Pin Point: African American Heritage Site on the Georgia Coast

Pin Point, a historic town located only 18 km from Savannah, Georgia, tends to live up to its name. The town is most definitely a pinpoint when it comes to the many marshes and inlets of Georgia’s gravitational coast, but it also plays such a major role in the seafood industry. Pin Point is a special place because of its continuous traditional aspects of the Gullah Geechee culture when it comes to heritage and survival mechanisms. It is a special moment when a community can easily combine culture and economics in order to live comfortably. That is just the type of place that Pin Point was, and still instills into their community.

The Pin Point Heritage Museum, which is located in Savannah, Georgia, occupies the former AS Varn & Son Oyster Seafood Factory. The factory was started by AS Varn in 1926 after realizing that he could simply take advantage of the rise of the canned seafood industry because his home was a gold mine. His factory allowed the community to become close knit as the men and women hunted the shrimp, crawfish, and oysters in the creeks and prepared them fresh in order to make a living.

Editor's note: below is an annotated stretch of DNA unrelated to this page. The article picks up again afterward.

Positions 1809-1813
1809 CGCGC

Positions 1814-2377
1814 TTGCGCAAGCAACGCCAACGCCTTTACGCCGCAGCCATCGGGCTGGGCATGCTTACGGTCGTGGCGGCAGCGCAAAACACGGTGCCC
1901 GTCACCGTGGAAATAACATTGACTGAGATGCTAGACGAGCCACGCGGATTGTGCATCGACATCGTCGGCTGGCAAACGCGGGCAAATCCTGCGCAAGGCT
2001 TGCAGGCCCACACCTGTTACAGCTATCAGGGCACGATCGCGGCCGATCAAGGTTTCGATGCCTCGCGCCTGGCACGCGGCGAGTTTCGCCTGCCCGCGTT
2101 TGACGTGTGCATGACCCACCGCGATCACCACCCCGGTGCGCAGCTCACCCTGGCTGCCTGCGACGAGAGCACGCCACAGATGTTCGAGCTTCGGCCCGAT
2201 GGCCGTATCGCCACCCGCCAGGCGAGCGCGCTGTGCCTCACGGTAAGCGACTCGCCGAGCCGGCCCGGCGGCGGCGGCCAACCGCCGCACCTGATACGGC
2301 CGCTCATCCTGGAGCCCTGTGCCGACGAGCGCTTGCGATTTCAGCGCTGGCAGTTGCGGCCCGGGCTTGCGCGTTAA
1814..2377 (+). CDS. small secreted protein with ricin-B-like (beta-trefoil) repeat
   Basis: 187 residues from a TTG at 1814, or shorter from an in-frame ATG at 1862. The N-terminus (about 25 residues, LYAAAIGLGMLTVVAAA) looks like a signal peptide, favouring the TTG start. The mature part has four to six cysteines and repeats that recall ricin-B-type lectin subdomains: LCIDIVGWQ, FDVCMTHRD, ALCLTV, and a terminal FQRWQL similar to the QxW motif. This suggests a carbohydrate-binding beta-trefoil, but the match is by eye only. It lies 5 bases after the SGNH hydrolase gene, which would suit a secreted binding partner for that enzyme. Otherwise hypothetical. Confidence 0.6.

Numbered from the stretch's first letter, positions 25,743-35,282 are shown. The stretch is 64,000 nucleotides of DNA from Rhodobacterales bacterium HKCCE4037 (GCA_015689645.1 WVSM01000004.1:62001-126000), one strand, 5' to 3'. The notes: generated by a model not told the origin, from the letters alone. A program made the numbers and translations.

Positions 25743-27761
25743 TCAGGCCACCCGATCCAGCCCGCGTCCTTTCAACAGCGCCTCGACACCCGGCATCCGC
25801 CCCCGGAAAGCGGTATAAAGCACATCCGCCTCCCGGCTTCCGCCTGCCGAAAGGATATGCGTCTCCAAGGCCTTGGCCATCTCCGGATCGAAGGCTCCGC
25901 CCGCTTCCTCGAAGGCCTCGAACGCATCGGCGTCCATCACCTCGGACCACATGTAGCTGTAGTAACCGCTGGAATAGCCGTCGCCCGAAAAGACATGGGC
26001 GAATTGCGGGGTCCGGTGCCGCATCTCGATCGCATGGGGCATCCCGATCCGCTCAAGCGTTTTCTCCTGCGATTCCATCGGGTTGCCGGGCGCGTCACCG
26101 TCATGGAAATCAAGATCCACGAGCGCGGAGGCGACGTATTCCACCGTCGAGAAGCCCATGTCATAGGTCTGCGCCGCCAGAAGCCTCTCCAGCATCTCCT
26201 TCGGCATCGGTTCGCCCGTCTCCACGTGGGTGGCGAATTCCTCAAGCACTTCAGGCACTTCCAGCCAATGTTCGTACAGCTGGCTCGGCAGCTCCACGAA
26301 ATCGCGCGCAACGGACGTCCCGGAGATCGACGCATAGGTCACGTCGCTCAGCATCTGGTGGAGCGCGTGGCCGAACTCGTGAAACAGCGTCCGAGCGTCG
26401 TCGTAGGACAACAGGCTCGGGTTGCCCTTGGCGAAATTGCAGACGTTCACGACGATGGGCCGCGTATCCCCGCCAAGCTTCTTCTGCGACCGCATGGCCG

AS Varn created a Renaissance within his community, until the industry became difficult to manage as industrialization began in Savannah. The creeks became polluted and there was not much that could be done to save the resources, resulting in the factory being closed in 1985. Thus, history was created and the story still lives. You can check out the exhibits and the beauty beyond the marshes by booking your tour right here!

Pin Point: African American Heritage Site on the Georgia Coast - A person standing posing for the camera - Soldier

Teiatra Davis

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